Swedish academy says singer-songwriter has appreciated ‘honor’ of Nobel prize for literature.
Bob Dylan has finally accepted his Nobel prize for literature, the Swedish Academy that awards it said on Friday, breaking his silence on the win that he said left him “speechless.”
Asked “if I accept the prize? Of course,” the U.S. singer-songwriter said in a call to the academy this week, around a fortnight after he was named laureate on Oct. 13. “The news about the Nobel Prize left me speechless,” he told the academy’s permanent secretary, Sara Danius. “I appreciate the honor so much.”
Dylan had not responded to repeated phone calls made by the academy following the prize announcement, nor had he made any public statement, prompting one academy member to call him “impolite and arrogant.”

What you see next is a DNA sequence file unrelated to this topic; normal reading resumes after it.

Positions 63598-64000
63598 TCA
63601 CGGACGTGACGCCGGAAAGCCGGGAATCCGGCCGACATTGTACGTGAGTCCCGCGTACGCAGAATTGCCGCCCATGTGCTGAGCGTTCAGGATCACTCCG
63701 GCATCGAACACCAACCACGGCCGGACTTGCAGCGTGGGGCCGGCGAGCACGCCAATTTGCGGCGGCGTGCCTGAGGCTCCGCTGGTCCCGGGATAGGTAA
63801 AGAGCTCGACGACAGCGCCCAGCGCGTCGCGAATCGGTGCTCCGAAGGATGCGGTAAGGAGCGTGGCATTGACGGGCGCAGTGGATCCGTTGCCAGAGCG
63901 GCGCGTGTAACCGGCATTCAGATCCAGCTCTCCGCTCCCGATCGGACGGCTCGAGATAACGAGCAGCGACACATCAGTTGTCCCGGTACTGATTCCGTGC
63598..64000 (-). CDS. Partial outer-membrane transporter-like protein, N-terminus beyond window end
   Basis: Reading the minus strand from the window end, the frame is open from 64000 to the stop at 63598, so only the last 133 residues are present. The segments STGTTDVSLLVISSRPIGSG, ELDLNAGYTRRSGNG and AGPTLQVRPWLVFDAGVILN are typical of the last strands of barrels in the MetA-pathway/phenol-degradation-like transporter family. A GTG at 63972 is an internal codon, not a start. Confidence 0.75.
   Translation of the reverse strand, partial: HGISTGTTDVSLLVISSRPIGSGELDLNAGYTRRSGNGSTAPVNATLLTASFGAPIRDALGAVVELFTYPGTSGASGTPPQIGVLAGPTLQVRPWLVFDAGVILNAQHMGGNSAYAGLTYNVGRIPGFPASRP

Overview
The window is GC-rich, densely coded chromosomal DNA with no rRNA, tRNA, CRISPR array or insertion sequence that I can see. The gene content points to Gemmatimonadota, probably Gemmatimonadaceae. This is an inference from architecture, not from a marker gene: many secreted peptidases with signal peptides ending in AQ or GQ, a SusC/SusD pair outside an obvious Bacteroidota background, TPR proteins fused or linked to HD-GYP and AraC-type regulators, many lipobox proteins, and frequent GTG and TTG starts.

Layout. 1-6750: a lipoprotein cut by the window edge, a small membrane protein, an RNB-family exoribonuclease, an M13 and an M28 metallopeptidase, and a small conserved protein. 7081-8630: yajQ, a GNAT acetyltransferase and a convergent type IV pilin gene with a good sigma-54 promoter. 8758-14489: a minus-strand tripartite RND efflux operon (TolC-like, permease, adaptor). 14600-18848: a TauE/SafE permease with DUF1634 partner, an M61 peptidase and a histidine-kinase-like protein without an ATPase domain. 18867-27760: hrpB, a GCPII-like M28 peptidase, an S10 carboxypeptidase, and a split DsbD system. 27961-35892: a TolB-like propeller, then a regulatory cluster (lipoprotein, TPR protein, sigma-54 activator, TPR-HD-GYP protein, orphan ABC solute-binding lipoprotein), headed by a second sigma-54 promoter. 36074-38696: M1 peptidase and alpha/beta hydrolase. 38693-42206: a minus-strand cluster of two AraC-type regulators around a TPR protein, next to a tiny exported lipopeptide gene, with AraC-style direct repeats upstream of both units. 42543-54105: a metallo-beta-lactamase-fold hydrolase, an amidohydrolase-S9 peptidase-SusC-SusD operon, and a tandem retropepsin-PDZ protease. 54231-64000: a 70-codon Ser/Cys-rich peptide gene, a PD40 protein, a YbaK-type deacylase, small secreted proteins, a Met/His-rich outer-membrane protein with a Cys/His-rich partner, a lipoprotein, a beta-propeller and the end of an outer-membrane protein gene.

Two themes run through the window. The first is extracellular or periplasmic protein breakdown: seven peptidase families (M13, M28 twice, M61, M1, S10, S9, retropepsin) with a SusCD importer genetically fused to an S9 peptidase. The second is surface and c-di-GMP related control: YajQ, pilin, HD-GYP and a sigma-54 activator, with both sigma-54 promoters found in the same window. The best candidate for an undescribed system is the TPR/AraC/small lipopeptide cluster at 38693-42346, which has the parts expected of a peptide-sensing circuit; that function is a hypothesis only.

The academy said on Friday that it had not yet been decided yet if Dylan would visit Stockholm to pick up his award.
Sweden’s King Carl XVI Gustaf usually hands out prizes and cheques to all the Nobel winners at a banquet on Dec. 10. Asked in an interview with Britain’s Daily Telegraph newspaper published late Friday if he would turn up, he said: “Absolutely. If it’s at all possible.”
Dylan told the paper that the award was “amazing, incredible,” saying: “It’s hard to believe.” He added: “Whoever dreams about something like that?”
Asked why he did not respond to the academy’s calls, Dylan said: “Well, I’m right here.” Dylan, whose lyrics have influenced generations of fans, is the first songwriter to win the literature prize.